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Disaster strikes fish farming in Kenya

Fishermen working in Lake Victoria   -  
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In Kenya, a natural phenomenon occurring in Lake Victoria has affected fish farming.

Upwelling, a natural phenomenon that involves temperature changes and oxygen depletion, has caused huge losses.

"So, the effect of the farming in here is enormous, my estimate for all of the Ogal beach fish farmers, we are talking of one point eight billion or two billion Kenya shillings if you consider the kind of investments which the farmers have done in here. It is a huge loss to the economy", claims Noah Otieno, fish farmer and cage owner.

Kisumu County, in the southwest, has been hardest hit leaving many struggling to make a living.

Local fishmonger, Jacklyn Okello, added "we have met with a big problem and it has come with huge losses. It is now four years since we started this business but the incident of today has never been experienced and has never been seen happening here. These cages have been of great help to us women folks and our husbands as well and have helped our children too. We have widows here, we have widowers here with children and this was the only employment they had and would use their earnings for keeping up the family but now we have nowhere to go".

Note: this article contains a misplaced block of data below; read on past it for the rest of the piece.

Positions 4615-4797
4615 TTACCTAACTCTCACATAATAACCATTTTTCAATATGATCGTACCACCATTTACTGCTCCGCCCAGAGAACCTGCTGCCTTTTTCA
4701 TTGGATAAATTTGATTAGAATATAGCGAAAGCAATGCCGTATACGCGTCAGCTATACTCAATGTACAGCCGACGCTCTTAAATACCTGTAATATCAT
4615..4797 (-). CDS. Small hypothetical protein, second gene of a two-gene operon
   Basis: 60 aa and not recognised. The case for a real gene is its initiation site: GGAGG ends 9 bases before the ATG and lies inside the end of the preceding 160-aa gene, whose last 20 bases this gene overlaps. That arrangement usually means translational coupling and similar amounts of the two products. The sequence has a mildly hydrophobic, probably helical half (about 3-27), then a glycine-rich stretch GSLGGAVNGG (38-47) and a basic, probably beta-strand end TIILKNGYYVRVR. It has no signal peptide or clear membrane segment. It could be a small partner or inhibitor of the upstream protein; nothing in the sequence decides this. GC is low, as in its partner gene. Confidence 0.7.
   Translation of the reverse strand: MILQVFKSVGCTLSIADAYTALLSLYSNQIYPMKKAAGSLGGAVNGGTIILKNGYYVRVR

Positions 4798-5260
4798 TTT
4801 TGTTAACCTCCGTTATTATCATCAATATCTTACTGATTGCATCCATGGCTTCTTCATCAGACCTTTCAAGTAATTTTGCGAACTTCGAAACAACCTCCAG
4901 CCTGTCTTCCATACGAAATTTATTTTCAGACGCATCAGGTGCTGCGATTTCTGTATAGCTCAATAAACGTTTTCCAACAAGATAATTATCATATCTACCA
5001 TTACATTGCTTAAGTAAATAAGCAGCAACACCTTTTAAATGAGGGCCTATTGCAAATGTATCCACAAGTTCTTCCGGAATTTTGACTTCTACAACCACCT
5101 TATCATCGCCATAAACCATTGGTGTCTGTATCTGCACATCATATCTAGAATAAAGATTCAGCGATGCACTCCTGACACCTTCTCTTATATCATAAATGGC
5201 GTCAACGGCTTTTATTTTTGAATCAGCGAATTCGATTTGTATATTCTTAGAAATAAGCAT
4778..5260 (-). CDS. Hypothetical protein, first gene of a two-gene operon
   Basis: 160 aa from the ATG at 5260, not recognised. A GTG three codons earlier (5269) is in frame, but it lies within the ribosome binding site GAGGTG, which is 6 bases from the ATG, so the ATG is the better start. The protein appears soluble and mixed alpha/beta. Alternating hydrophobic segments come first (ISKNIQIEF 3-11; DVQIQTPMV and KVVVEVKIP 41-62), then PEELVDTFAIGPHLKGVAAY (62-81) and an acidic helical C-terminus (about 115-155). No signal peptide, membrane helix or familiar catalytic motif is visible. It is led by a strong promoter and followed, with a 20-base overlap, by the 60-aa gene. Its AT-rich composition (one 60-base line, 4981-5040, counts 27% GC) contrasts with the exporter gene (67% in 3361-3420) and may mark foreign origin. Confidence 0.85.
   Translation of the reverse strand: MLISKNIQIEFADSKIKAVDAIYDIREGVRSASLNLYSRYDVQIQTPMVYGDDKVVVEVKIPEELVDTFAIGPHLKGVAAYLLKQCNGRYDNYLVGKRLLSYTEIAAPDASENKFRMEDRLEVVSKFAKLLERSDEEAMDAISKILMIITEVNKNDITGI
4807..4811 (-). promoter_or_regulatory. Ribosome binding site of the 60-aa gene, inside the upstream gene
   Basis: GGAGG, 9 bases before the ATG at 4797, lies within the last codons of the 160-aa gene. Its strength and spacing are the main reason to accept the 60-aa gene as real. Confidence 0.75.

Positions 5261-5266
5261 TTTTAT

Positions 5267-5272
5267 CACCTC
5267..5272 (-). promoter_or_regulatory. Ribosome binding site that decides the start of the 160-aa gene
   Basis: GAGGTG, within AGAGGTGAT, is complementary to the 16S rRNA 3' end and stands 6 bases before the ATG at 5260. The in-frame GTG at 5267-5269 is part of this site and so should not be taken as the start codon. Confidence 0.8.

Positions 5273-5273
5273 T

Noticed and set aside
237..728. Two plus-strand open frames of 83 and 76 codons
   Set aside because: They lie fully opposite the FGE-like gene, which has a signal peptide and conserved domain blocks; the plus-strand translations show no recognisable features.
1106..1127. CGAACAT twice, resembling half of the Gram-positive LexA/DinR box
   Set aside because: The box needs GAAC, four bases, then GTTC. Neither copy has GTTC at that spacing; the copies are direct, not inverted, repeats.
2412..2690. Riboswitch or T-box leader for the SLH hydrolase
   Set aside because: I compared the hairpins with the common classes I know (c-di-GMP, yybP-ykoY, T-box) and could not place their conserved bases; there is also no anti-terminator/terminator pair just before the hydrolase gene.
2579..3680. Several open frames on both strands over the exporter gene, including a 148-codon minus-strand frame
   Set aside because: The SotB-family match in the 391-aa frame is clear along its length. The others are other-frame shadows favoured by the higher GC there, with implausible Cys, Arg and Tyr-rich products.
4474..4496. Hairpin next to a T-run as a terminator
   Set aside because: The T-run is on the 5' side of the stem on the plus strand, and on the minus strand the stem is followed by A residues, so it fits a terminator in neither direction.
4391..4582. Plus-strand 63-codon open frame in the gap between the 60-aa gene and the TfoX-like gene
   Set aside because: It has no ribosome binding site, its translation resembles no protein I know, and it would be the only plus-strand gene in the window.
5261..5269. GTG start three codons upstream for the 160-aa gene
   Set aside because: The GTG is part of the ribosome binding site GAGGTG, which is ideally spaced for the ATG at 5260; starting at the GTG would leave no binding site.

According to experts, climate change could be a contributing factor to this phenomenon.

"It comes a time where the bottom water comes on top to replacing the warm water -- and remember this bottom water in some cases is the one having low oxygen . So, it displaces the top water and moves or covers some distance. 

"Now, when it covers that distance if it happens that it comes near a cage, the home of that fish will now be in anoxic water, water that is not having any oxygen in it, and that will lead to the fish starting to suffocate and then they eventually die", said Christopher Mulanda Aura, Director of Fresh Water system research at KEMFRI.

One estimate points to a loss of over 16 million dollars for Kenya's fish farming industry.

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